When the new hotshot arrives and starts impressing people, Vettel will slowly integrate to the Hamilton-Alonso group. It will be "these three are the undisputed best drivers in F1 and this new guy is nothing" instead of just the two. Something new and unknown shaking the foundations is far scarier than an already established threat.

Fan behavior is at the same time interesting and ridiculous.


Well that doesn't describe me in the least bit at all. I have to assume there are others it does not describe as well. We know it does not apply to Marko, lol. I don't think one can generalize that way. Now if you are referring to the loudest bunch on this BB - well then you may have a point. :D But you will never see me lump those drivers together at a level - comparatively or otherwise.

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#480 azda

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Posted 26 January 2013 - 01:23

SV has only won in a supercar? Alonso has won in something other than a supercar?

Can you please provide the full telemetry, for the entire year, from their cars and the other cars on the grid at the time?

If you can't, then these claims as to which cars were supercars, and which ones weren't, is purely conjecture on your part


There is no need for full telemetry when we already have something much better which is lap times, the ultimate measure of speed, and the lap times prove the Redbull was significantly faster than the Ferrari.

I think it would be fair to say it was one of the fastest along with Ferrari and McLaren. Without the actual team data, and a few experts in various fields to help evaluate all the factors that would go into deciding which car is "best", it would be impossible to say with any certainty.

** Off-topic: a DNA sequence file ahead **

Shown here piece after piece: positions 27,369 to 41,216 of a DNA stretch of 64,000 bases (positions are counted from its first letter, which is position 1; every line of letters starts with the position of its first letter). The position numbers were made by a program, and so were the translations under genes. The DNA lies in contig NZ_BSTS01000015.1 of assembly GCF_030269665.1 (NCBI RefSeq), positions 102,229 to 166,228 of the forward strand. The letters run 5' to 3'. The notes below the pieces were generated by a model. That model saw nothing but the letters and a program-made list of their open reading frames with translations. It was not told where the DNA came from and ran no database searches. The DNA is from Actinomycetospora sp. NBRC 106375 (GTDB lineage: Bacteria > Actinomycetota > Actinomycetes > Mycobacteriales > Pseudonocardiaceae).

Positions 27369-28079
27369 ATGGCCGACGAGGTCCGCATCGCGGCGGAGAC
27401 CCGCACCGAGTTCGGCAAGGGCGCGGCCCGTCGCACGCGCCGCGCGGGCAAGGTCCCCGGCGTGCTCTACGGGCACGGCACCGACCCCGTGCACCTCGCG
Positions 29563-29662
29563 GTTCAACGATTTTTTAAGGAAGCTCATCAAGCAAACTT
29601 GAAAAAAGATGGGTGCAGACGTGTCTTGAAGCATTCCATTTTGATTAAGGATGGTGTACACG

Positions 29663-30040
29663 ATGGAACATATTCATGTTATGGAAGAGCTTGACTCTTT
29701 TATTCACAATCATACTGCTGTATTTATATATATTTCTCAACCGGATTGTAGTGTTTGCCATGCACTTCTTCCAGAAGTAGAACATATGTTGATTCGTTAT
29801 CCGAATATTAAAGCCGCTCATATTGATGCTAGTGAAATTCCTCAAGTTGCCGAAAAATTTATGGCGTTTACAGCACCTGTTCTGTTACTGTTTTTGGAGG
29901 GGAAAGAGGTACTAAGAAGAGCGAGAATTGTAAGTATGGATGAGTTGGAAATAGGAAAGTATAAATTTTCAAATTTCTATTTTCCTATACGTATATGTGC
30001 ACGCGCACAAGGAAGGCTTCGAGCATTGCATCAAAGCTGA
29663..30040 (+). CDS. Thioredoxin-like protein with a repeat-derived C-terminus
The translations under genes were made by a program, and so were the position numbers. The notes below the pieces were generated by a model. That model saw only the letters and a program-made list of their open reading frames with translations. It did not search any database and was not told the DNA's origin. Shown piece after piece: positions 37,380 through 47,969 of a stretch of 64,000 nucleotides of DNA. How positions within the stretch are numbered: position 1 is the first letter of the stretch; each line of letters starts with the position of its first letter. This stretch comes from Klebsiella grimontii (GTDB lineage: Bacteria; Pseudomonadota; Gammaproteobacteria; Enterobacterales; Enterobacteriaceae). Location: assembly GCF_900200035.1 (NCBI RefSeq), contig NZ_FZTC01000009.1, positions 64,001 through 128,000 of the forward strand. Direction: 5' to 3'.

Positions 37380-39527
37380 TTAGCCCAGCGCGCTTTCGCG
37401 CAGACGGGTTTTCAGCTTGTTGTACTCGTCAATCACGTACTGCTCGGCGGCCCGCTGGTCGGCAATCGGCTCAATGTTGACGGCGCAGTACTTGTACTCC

Down the stretch Massa found speed in the Ferrari. Just because Alonso couldn't match him and let yet another WDC slip away is not sufficient reason to say the Ferrari was slow.


The Redbull was significantly faster than the Ferrari in about 15 out of 20 races last season, so I am not sure how you determined they were evenly matched. Could you provide a explanation to your reasoning? Massa found slightly more speed than Alonso in a few races at the end but importantly, not enough to make a difference to the final results. Alonso still maximised and out scored Vettel is a clearly slower car which was as usual an amazing feat.

or Alonso zealots trying to explain away their hero's loss by claiming the 2012 RBR was a super car


It was though, according to the pitlane and vast majority of fans, and the lap times.

He finished second when he had a car, as proven by Massa, that was quick enough to win it all


Simply not true at all. Massa was still miles behind front running pace.

Vettel did exactly what he had to do to win the WDC. He obviously correctly assessed the risk/reward of what he did, because if he hadn't Alonso would be WDC


That's a creative interpretation of Vettel being outscored by Alonso in the final crucial races. I thought you said champions deliver when it matters? Vettels spinning and crashing his way to 6th in the final race and almost losing the title was hardly an example of that. Lucky for him he was saved by the Ferrari's inherent lack of pace.

Obviously Vettel got the better of the mental game by almost completely ignoring Alonso